The Various Tools and Processes that Community Foundations Use to Improve Practice

An Accreditation-like Process

The setting up of community foundations in Australia initiates potential founders to a long process required for the formation and operation of a charitable and tax exempt organization. This process, though not an accreditation, is similar to one given its requirements.

A Community Foundation Development Officer from Philanthropy Australia, to which all community foundations belong, assists in this process, specifically to clarify what a community foundation is and how it operates.

The steps involved in setting up a community foundation are guided by a manual developed from the Canadian manual.

Milestones in the setting up of a community foundation are:

  • A feasibility study is conducted to determine the likelihood of success for the community foundation.
  • Constitution documents and Trust Deeds, as prepared pro bono by lawyers, Freehills, are provided to the start up organization in compliance with the requirement that all community foundations operate under a company structure which acts as the Trustee of the Trusts. The company is registered with Corporate Affairs and Trust Deeds approved and endorsed by the Australian Tax Office to allow the Foundation to accept tax deductible gifts (to the donor).
  • The setting-up period closes with the community foundation having a board responsible for a trustee company (as legal entity) with a properly registered tax exempt Public Fund giving the community foundation the status of a deductible gift recipient (DGR).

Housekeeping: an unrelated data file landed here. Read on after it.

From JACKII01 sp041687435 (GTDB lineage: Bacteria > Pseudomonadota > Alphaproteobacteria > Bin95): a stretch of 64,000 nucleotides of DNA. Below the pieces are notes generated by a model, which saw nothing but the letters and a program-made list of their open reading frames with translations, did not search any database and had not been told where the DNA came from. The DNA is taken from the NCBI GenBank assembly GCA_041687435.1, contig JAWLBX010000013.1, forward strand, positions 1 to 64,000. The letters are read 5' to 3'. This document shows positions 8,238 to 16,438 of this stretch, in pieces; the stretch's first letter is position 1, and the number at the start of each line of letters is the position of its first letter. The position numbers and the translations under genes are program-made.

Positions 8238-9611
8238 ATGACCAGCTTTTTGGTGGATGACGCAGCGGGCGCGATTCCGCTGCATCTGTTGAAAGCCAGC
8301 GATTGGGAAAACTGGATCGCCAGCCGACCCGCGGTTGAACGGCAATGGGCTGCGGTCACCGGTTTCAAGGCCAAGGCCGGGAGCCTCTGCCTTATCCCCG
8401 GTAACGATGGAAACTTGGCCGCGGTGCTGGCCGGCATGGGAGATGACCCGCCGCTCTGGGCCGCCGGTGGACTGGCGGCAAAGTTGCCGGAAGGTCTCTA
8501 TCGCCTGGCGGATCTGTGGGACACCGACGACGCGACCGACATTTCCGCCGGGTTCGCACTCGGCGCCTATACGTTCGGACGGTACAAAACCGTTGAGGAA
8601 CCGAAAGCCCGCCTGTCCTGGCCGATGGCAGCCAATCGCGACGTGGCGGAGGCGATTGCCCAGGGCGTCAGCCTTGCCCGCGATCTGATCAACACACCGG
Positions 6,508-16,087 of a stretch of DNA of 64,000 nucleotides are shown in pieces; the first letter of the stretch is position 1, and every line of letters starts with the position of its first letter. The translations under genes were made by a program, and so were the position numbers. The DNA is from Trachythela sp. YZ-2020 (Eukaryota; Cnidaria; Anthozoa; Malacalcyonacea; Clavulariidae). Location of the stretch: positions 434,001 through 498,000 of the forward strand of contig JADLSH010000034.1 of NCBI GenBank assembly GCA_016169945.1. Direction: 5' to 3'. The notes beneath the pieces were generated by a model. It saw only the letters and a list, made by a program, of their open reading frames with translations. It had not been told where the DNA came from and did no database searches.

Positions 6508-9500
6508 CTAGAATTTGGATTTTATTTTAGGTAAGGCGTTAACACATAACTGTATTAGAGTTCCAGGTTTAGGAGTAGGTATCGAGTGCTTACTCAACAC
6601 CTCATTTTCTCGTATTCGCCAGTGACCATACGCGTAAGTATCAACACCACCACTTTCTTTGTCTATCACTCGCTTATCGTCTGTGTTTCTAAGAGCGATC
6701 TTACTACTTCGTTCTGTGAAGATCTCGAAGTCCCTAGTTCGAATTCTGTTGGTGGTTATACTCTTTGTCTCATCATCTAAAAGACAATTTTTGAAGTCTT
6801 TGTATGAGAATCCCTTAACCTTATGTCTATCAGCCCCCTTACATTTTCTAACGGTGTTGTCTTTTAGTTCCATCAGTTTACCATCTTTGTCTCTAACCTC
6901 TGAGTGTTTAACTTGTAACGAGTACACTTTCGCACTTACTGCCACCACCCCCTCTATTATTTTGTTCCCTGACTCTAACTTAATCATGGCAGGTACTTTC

Standards and Quality Control

Once the community foundation is operating, it is required to file an annual report with Corporate Affairs and to have an Annual General Meeting where Audited Accounts are tabled and approved.

Once a year, the Community Foundation Forum is held offering sessions on legal issues, tax, and grant making to ensure grants are made to the appropriately structured not-for-profits. The Forum is a "major quality control check point.”

A listserve online system is maintained by Philanthropy Australia. The listserve allows inquiries or topics of interest to be discussed by the collective.

Andrew Lawson, commented that there is ‘quality control’ over key aspects of operations:

  • We are not at the stage where our community foundation network actively is benchmarking, certifying and giving accreditation. [We are also not] well enough resourced to carry out sophisticated benchmarking [but] we work to ensure there is a good degree of "Quality Control” regarding key aspects of operation such as donor development and grant making.